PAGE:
Eric Frazier

Here’s to you, Rachel Dolezal

Born white, Rachel Dolezal now self-identifies as black.
Born white, Rachel Dolezal now self-identifies as black. AP

I’m not mad at Rachel Dolezal.

Am I fascinated by her belief that one can essentially “convert” to another race, like some sort of cultural religion? Yes.

Do I think her maze of lies cries out for quality time on a psychologist’s couch? Yep.

But I’m not mad at her. True, she does seem a bit of a racial opportunist, as evidenced by her willingness to identify as white when filing a reverse-racism lawsuit against historically black Howard University.

Even so, I’d say the Rachel Dolezal soap opera is the most oddly enlightening development in years concerning the politics of racial identity.

Why? Because it’s provoking that long-overdue national conversation on race that everybody keeps talking about, but no one seems to know how to start.

We mostly talk about – OK, fight over – the end product of our conflicted racial history. We exhaust ourselves debating whether America has done enough to atone for slavery and segregation.

Meanwhile, we ignore the underlying question Dolezal forces us to confront: What exactly is racial identity, anyway?

Since no lab test can decipher whether a person is black or white, skin color holds no more biological or scientific significance than eye color or hair color or any other random trait a parent might pass along to a child.

It doesn’t determine whether you’ll be rich or poor. Or if you’re more or less likely to commit crime. Or be great at calculus.

And yet, we’ve given racial identity such heavy significance that when a troubled white woman firmly states that she is black because she identifies as black, America’s collective head explodes.

How did we come to choose something as random as skin color to be our definitive, all-purpose social stratification tool?

Look back to the dawn of this nation, when colonial Virginians in our first settlement struggled to make indentured black and white servants a reliable form of labor.

In 1676, poor disaffected whites and blacks banded together and burned Jamestown to the ground. Bacon’s Rebellion showed the ruling class it needed a simpler way.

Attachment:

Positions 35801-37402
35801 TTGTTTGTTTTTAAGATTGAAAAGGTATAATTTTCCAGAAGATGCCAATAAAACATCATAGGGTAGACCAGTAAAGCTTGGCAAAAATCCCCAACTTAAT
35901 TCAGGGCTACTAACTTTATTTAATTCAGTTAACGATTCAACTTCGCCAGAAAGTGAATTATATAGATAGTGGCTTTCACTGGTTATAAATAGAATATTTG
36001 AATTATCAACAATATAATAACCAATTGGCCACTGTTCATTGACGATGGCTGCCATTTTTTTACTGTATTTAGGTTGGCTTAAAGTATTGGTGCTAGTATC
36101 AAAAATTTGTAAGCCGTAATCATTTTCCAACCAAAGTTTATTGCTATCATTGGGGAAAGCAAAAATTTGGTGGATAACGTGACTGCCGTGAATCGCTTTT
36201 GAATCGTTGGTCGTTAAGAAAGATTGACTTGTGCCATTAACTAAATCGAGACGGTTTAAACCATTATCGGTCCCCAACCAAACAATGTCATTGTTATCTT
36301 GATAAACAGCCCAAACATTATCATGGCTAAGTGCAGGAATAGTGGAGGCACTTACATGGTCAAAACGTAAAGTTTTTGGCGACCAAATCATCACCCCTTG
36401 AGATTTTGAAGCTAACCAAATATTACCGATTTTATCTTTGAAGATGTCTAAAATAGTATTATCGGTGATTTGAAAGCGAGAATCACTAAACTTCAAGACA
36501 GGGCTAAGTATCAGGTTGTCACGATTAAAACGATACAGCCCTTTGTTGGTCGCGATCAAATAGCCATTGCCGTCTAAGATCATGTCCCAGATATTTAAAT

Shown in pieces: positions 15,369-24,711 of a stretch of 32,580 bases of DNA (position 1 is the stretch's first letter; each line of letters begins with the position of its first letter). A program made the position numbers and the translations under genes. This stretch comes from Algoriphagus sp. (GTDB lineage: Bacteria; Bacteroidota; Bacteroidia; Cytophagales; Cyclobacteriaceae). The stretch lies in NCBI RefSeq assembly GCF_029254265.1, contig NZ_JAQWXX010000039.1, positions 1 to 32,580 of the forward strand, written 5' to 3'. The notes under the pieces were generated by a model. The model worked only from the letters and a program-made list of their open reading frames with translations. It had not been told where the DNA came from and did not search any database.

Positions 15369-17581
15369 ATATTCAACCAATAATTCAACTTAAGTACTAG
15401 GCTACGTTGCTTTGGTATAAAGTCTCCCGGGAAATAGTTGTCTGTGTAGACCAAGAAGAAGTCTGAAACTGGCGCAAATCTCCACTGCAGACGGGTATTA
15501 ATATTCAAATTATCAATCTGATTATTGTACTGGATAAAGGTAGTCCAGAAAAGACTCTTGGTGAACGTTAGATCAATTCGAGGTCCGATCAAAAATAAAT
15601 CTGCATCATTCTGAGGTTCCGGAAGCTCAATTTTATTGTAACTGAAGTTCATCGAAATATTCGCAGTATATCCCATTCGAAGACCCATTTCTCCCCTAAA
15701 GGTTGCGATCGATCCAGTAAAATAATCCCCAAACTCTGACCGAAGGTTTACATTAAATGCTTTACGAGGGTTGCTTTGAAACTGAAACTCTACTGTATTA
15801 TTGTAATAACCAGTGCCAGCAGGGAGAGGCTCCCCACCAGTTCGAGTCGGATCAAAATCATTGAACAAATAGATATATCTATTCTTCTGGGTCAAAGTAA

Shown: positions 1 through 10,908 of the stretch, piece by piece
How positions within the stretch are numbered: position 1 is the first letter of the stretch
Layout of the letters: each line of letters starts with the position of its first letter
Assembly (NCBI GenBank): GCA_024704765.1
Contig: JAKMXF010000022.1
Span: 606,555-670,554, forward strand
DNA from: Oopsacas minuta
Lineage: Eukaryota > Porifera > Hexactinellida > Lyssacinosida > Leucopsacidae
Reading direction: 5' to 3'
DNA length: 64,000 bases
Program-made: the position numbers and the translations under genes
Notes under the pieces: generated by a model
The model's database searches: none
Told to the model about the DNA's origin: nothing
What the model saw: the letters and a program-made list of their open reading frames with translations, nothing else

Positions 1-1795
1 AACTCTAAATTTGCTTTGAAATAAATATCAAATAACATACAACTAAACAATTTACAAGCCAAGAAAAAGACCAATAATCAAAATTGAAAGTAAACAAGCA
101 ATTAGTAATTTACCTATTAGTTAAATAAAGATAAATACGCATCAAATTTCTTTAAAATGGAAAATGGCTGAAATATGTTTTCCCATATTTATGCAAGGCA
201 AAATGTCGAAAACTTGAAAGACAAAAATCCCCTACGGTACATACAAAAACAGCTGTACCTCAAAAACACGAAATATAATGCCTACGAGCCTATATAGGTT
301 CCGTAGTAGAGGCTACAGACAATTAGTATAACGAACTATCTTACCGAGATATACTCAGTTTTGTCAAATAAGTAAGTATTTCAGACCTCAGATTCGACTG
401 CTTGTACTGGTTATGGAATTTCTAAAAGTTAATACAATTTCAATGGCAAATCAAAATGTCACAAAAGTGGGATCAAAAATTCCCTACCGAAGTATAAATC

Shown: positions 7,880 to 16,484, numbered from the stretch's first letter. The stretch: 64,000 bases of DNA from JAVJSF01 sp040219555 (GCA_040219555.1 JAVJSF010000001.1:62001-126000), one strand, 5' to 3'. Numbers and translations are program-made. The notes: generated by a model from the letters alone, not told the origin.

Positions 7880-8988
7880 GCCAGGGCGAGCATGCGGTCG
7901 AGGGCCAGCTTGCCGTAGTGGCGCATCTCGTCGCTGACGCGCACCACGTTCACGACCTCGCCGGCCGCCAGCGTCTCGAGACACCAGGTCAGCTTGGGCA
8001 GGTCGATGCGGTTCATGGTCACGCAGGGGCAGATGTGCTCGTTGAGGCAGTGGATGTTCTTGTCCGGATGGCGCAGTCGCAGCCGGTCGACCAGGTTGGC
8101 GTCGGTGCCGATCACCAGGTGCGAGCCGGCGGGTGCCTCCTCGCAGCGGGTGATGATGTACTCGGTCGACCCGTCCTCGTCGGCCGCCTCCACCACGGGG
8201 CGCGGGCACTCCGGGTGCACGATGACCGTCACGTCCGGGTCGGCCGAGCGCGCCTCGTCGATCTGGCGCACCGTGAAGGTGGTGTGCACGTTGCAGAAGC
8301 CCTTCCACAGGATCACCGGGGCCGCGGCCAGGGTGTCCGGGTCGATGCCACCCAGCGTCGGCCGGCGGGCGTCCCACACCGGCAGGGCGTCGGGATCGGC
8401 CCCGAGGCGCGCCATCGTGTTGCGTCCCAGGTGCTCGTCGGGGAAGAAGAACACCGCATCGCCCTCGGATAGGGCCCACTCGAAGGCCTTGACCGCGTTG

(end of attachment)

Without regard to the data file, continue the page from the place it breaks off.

What could be simpler than sorting by skin color? Whites must be free, blacks must be slaves. And as social under-girding for this purely economic arrangement, we’ll just decree that blacks also happen to be subhuman.

The ramifications of that decision still echo today. It helps explain why socioeconomic status in this country remains so heavily correlated to race. And why we have the resulting racial stereotypes. And why we have an identifiable black culture, forged in the racial apart-ness dictated by slavery and Jim Crow.

And it’s why the intellectual vanguard of that culture rises, enraged, when a modern white woman decides she admires its resilience and beauty so much that she believes she can just, what the heck, be black, too.

Sure, I have a problem with the dishonesty. But Dolezal’s stance prompts us to reflect on what makes us who we are, and forces us to question our own preconceptions about racial identity.

You couldn’t hear her say she identifies as black and not wonder: Hey, is that allowed? My next thought was, ‘Of course not,’ quickly followed by, ‘Well, why not? Who says?’”

The question of identity gives us a new starting point for a discussion on race. Instead of dividing us, it brings us all under the same human umbrella. Aren’t we all just trying to figure out who we are and what we’re doing here?

Rachel Dolezal, the racial tourist with the massive mommy-daddy issues, wrongly clothed her quest in a gigantic lie.

But her lie is exposing a much bigger truth, and that’s that we have never, as a collective people, confronted the fact that our current construction of racial identity is the product of a discrete economic choice made four centuries ago.

I’ll repeat that: A choice. When we truly understand that, we can give more than lip service to the idea that we’re all created equal. We can see depressing statistics about black men and crime and understand that’s a function of poverty and bad choices, not race.

We can work together toward the best solutions, unmoved by the tainted passions that rise when you believe people hate you unreasonably, or when you believe people who aren’t like you are ruining your country.

That’s the hole we’re stuck in today when it comes to race relations. But the discussions I’m hearing around this story have made me hopeful we can begin the climb out.

I’ll readily confess that I have no idea where this conversation goes from here.

But I’m glad Rachel Dolezal, in her own odd way, got it started.

Eric: 704-358-5145;; @Ericfraz on Twitter